AN: The patterning you work in is often subtle yet complex. In several pieces you are weaving tessellating forms—the effect is beautiful. Where do you begin these patterns? How do they evolve?
MJ: My compositions evolve from a conversation between color and pattern. Once I find a plant pigment that is working for me, I dye sheets of paper in a range of tones that compliment each other. When enough sheets have been prepared, I experiment with different weaving and quilting patterns, varying the dimensions until something coalesces. Many of the tessellating forms are constructed from a triaxial weave formation, which is a basket-weaving pattern created from three axes instead of the ninety-degree warp and weft pattern associated with most loom weaving. The series of work included in the Stanek show sets out to explore the relationship between biology and geometry. Creating tessellating shapes from weave patterns enables the two subjects to coexist visually. Often, the juxtaposition of natural materials with hard-edged shapes produces interspersed moments of visual tension and synchronicity. I like to think of it as a form of organic geometry.
AN: I love that. Definitely brings new meaning to organic geometry. As you mentioned, you made dyes for these pieces using your own plant-based extracts. What role does pigment-making play in your process, and why take the time to do it?
MJ: There are many reasons why I choose to create pigments from plants. The project where I began to work with plant-based dyes is entitled Rituals for Remembering. At the time, I was looking for a way to create earth-friendly non-toxic pigments to use in my work. Rather than interpreting the landscape through a visual representation, I thought it would be interesting to collude with the living landscape as part of the work. After experimenting with a variety of approaches, including grinding minerals to make paints and burning wood for charcoal, I settled on making dye extracts from plants. As a gardener, this process resonated with me on multiple levels. The ritual of cooking down the extracts allowed time to reflect on the source and cultural applications of the plants and translating weaving techniques into colorful paper collages tapped into the richly layered history of textile design.
AN: How does time enter into the representation of landscapes, for you?
MJ: Issues of time are central to my interpretation of landscape. Despite the intense pace required by everyday life in contemporary Western society, there are a variety of scales of time occurring in nature. My work reflects upon that. I am constantly searching for a way to pause, to expand time. Often I achieve this through my techniques. For example, when drawing or weaving, I employ very precise, repetitive processes that require intense focus. This strategy opens up a contemplative space surrounding the subject that I hope translates to the viewer. I am also very influenced by Slow Movement philosophy, which encourages taking the necessary time to consciously think about and experience the various activities in our everyday life. By doing so, more intentional decisions can be made regarding the material, social and environmental factors involved in daily decisions. I apply this philosophy to my choice of mediums and the way I structure my creative process.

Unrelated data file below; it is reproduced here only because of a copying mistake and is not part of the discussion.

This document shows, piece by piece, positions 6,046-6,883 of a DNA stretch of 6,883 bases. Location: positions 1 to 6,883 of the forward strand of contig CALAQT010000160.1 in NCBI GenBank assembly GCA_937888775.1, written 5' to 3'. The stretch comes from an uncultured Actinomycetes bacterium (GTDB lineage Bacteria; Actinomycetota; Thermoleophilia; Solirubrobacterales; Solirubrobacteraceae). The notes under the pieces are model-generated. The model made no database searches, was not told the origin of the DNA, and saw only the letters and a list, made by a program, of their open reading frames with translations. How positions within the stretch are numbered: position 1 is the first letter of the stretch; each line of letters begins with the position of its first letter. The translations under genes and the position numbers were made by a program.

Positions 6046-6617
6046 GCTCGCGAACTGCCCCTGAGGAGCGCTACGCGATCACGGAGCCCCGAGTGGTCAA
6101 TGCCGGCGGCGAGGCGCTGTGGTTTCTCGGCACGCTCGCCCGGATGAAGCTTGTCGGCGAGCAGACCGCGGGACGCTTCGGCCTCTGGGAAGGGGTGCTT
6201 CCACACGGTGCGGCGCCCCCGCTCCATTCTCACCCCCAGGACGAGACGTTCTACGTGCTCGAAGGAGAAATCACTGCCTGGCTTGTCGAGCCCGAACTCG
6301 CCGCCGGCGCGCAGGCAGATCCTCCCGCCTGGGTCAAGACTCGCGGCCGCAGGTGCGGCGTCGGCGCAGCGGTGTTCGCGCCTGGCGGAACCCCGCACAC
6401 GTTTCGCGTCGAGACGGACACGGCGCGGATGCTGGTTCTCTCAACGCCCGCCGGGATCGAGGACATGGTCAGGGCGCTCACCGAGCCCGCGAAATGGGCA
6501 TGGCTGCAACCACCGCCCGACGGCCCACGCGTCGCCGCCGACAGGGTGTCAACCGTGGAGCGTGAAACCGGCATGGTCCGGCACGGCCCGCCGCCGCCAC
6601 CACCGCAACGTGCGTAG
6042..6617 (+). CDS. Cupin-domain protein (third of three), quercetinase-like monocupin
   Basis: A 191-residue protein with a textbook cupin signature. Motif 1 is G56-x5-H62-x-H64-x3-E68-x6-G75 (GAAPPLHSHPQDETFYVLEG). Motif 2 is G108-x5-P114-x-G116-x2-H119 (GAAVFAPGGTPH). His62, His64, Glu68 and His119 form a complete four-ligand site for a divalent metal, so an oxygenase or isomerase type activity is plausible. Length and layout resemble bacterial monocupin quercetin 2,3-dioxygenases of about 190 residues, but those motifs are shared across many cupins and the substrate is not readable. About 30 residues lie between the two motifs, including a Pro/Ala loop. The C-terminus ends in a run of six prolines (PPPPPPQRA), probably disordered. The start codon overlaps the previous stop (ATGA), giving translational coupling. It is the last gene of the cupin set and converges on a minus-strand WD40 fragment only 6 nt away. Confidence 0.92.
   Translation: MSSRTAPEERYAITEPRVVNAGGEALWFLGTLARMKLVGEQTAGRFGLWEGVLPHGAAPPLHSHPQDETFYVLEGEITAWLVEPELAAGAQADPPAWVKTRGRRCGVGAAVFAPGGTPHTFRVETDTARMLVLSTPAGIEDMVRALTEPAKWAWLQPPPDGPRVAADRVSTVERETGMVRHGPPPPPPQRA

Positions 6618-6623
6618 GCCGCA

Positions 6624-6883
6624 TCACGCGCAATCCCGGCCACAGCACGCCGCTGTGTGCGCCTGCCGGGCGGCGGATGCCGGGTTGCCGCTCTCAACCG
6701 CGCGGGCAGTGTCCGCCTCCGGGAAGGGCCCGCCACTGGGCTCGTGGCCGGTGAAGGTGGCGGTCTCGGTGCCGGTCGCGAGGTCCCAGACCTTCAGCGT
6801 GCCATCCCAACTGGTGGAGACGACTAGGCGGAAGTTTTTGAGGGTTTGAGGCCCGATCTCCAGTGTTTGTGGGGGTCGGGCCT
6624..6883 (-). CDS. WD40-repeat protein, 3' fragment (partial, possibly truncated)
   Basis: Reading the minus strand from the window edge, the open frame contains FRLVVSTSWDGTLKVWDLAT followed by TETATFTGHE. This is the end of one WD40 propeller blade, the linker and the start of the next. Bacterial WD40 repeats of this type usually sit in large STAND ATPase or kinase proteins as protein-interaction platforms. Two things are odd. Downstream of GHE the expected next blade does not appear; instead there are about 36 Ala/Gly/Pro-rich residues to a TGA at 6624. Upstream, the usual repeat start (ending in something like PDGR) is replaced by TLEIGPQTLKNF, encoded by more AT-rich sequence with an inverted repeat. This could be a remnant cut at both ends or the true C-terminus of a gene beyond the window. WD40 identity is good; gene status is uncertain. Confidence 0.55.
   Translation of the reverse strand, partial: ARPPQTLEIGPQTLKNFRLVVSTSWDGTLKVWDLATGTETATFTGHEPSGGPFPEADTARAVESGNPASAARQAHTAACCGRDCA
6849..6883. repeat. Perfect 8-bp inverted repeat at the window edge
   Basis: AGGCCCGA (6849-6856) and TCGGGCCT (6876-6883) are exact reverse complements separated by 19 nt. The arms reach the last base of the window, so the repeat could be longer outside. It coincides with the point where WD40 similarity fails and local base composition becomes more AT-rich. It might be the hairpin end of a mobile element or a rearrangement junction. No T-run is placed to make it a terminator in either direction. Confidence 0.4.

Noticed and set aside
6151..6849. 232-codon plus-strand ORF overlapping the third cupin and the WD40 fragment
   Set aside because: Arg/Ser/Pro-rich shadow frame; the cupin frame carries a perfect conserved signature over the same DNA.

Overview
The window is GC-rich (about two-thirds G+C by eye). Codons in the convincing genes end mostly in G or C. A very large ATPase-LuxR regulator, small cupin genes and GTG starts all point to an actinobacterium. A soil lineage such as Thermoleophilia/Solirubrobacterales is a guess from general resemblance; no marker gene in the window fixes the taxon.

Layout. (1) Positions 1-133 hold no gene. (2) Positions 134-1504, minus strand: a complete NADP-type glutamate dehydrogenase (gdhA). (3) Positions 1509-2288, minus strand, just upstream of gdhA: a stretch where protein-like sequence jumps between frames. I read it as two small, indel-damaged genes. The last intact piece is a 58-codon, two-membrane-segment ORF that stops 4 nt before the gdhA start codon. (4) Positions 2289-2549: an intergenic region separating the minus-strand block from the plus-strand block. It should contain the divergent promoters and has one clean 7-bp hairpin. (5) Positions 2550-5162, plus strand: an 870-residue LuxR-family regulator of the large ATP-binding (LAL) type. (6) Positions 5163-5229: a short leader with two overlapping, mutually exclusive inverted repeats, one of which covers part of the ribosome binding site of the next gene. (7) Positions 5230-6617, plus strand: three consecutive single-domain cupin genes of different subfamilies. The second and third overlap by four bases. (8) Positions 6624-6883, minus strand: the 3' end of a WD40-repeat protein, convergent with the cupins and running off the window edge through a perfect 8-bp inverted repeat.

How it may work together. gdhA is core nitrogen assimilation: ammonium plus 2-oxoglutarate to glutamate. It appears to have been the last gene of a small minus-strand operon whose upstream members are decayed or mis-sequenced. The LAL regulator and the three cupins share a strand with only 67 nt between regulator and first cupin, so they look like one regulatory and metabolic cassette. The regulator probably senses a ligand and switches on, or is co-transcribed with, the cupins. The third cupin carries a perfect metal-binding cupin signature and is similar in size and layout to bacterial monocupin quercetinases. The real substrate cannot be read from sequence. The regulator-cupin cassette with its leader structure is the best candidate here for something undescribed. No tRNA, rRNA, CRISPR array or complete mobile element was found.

AN: Final question for you, Mallary, though I wish I could ask more. How can art play a role in giving us a sense of rootedness?
MJ: This is a great question and a difficult one to answer succinctly. Art has a vast toolkit of ways to provide a sense of rootedness in many mediums. What I find especially interesting is the ability of art to provide space for shared experience where the creation of new ideas, identities, relationships, or communities can be established.
Looking at Mallary Johnson’s works, rich and subtle earth colors will pull you in, and patterns reminiscent of the inner growth of plants, the bend of grass in woven baskets, and layers of sediment gathered at the bottom of a lake will transfix you and take you deep into other times, while the works themselves remain contemporary, novel, and bright. Certainly the works of each artist in Reinterpreting Landscape and Nature will draw you back into nature in exciting and powerful new ways. You can visit the exhibition at Stanek Gallery, September 9 – October 29, 2016. Gallery hours: Thursday – Sunday, noon – 5 p.m. Learn more at www.stanekgallery.com.